NIGHT FOOTBALL ON St HELENA | Darrin Henry
Curiosity ensured a large turnout for St Helena’s first ever football match under floodlights. The car parks were full. We estimated 300 people, although most observed from the dark perimeter, out of reach from the lights, which made it difficult to appreciate their numbers at a glance.
Ok, not a big deal you may say, 300 people; but on St Helena that’s about 7% of the population. It would be like 3.7 million turning up to watch a game in England.
The 8pm kick-off became 9pm, but no-one seemed to mind. The date was 2 January, 2015, a Friday night. The lull of Christmas holiday season was still in effect, everyone was in a more laid back state of mind than normal. And this had the feel of an entertainment event rather than a sporting fixture. In fact, the normal football season wouldn’t even start for another four months. This was a match for fun. Night time football on St Helena.
There had been a warm up game earlier (which also started late) but this now was ‘the’ match. The warm up game began in daylight but as that faded it was clear the lighting needed improving. Extra lighting rigs were brought in. Spectators continued to sit and wait patiently while a group of players fiddled about positioning the lights and setting the beam angles.
The actual lights were on loan from the airport contractors. They were construction site generators on wheels designed to be towed by a vehicle, with an extendable mast that held four large, bowl shaped lights. Six of these generator sets were positioned around the field, glaring down onto the playing surface. One or two of the lights had a distinctly yellowy, orange glow.
Just watching the men setting up the lights helped pass the time; all part of the show. A ratcheted handle slowly brought the lighting mast up from its horizontal transporting position, then a second handle extended the length upward. The slow upward extension came with a piercing screech of metal scraping metal, minus lubricant.
And then, finally, the game began.
In truth the lighting wasn’t quite adequate, a few of the spectators agreed that it was a little difficult to see who was who. Hotspots of light pooled around the touchlines, but in the middle of the pitch it was noticeably darker. But it didn’t matter really; this was special; this was night football on St Helena. Whoo hoo!
Unbelievably a dark blue ball was used to begin with. Standing just behind the goal with my camera while a corner was being taken, I asked one of the players why they weren’t using the orange ball. There was a vague response, but shortly afterwards the blue was substituted for the orange. That must have been the first time on St Helena a high vis ball was necessary.
The teams were an all-stars line up of under 25 year olds versus over 35s. Kit instructions had clearly been, “wear something red,” or “wear something white.” An assortment of English Premiership replica shirts were on show, including Manchester United, Liverpool, and Tottenham.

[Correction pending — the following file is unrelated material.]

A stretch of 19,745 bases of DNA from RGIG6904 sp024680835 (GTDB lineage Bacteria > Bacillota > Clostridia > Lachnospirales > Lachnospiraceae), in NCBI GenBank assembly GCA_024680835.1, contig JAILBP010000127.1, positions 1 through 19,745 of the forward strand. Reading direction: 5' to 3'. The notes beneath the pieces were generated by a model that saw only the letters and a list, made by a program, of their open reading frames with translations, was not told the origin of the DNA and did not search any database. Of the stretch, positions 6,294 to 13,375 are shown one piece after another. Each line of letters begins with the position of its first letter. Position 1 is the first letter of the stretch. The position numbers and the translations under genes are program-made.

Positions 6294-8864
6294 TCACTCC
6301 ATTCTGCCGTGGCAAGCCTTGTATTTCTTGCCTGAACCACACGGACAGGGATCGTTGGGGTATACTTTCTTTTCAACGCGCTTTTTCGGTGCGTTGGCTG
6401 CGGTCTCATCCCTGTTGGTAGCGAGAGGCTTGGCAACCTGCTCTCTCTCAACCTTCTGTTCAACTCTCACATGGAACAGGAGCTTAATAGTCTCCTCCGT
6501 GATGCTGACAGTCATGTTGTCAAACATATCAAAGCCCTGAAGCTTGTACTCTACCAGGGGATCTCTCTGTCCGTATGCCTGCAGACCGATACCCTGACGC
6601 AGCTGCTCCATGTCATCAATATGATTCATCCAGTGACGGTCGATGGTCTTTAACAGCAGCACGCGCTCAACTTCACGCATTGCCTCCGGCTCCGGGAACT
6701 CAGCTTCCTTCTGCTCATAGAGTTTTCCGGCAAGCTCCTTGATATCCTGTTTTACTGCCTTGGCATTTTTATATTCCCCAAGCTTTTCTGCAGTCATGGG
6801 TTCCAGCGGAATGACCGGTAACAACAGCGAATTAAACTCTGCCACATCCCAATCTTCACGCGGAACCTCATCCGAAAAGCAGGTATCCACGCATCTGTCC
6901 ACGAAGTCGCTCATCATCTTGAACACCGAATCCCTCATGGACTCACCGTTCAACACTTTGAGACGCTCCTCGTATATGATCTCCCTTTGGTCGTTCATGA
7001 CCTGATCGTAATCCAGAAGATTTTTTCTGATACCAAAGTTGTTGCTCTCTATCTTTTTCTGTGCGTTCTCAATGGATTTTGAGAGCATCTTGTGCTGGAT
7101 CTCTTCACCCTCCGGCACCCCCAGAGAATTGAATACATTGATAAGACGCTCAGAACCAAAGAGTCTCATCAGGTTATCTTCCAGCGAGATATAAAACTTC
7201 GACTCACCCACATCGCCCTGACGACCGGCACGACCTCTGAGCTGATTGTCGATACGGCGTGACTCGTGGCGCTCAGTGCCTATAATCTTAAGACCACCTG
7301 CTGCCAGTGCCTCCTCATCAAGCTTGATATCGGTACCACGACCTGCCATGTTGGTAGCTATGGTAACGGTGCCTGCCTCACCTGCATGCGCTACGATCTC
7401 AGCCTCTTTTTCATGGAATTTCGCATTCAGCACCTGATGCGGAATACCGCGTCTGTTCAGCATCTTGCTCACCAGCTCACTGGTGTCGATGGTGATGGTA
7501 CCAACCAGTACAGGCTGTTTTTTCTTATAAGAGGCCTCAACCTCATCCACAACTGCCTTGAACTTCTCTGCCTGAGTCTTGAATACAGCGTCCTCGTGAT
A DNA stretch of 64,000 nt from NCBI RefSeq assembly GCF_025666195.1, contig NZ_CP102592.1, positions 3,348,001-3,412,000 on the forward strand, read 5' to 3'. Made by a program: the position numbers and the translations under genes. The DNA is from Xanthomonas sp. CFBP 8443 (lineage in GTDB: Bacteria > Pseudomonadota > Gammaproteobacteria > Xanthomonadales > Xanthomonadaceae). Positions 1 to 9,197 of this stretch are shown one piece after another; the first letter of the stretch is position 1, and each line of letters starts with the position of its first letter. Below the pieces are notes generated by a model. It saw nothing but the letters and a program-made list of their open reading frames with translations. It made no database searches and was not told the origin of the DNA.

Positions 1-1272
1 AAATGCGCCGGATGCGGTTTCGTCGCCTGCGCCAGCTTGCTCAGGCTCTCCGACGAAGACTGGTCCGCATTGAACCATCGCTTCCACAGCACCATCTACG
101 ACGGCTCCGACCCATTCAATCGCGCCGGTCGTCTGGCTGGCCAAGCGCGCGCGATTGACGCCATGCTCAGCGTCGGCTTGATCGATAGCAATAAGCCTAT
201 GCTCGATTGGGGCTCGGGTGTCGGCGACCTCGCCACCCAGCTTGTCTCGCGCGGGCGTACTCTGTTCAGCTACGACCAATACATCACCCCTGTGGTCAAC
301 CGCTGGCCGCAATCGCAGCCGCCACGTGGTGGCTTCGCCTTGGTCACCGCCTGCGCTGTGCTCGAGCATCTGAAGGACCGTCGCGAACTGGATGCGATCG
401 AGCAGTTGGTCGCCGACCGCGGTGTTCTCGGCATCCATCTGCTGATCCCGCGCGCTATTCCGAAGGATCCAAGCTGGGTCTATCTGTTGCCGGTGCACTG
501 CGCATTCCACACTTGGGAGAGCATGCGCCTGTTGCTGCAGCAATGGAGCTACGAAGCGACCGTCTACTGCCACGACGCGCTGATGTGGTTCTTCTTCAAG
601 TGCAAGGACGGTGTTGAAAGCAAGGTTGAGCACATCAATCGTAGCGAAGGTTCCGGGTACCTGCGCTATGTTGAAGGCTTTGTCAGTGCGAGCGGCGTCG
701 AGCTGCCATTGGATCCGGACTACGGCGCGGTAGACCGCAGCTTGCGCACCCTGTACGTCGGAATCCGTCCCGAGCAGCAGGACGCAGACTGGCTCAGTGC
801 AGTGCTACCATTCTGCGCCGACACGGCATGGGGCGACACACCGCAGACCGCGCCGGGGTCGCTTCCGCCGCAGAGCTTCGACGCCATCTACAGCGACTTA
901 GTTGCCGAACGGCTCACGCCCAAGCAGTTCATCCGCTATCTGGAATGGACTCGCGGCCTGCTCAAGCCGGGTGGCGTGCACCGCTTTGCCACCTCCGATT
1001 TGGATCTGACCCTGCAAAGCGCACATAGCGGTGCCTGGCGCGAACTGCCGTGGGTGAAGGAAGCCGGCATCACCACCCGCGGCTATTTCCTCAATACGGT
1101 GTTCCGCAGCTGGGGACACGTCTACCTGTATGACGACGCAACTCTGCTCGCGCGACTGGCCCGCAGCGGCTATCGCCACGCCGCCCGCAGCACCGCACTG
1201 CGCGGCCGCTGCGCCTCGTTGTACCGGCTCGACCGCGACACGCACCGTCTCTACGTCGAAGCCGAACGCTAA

The youngsters (under 25s) escaped embarrassment and won, but only just, the game finishing 2-1. For the history books, goals came from Shane Stroud and Rico Benjamin with the older team’s strike coming from African contractor, Joseph Hlongwane (nickname: Ace).
As for the game itself? For three seasons I had reported on St Helena football for The Sentinel, but this was completely different. The game was strangely secondary even though both teams were obviously trying to win it, but I can’t say I registered much about the play. The details of the game, the passages of play and the individual performances that normally hold my attention were replaced by a fascination of the occasion. This was Francis Plain, in the middle of the night, lit up for a football match. I had played football under floodlights for years on Ascension Island and even been to a couple of English Premiership matches at night; even so, it felt like the first time.
That night, things other than the game, stuck in my head. The hum of the six generators around the field keeping the lights shining. They weren’t particularly loud, but enough so that at pitch-side they drowned out the shouts and cries from the players. What was noisy was the reggae music pumping out from the top of the terrace stand. Was that too loud? I must be getting old! There was a full moon which outlined the distant hillsides.
Photography was a challenge. Very high ISO (5,000) and low shutter speeds, quite different to shooting football on a Sunday afternoon.
I took a walk around the darkened, outer reaches where spectators were hidden away sitting on the grass, in fold out camping chairs or even in their vehicles. Flasks of tea (or coffee) were helping people enjoy and celebrate the occasion. In contrast, Jack Daniels whiskey and Captain Morgan spiced rum was the chosen beverage for a few of the crowd. There were a few blankets on show to ward off a tinge of chill.
Young children, taking advantage of the light spillage, were playing near the pitch, also enjoying the novelty of sport outdoor, at night.
I don’t think there was any master plan behind the game. The idea had been talked about for some time, so it was really just an experiment. But the visual of what really is possible will now be firmly embedded in the minds of those who were there. Permanent floodlight installation can’t be that difficult, can it? In recent years, the football seasons have been disrupted by flooding during the rainy months, perhaps this may be a solution allowing the cricket and football to both share the summer months.
Whatever transpires, this was a ‘first,’ and it’s a great feeling being able to say, “I was there.”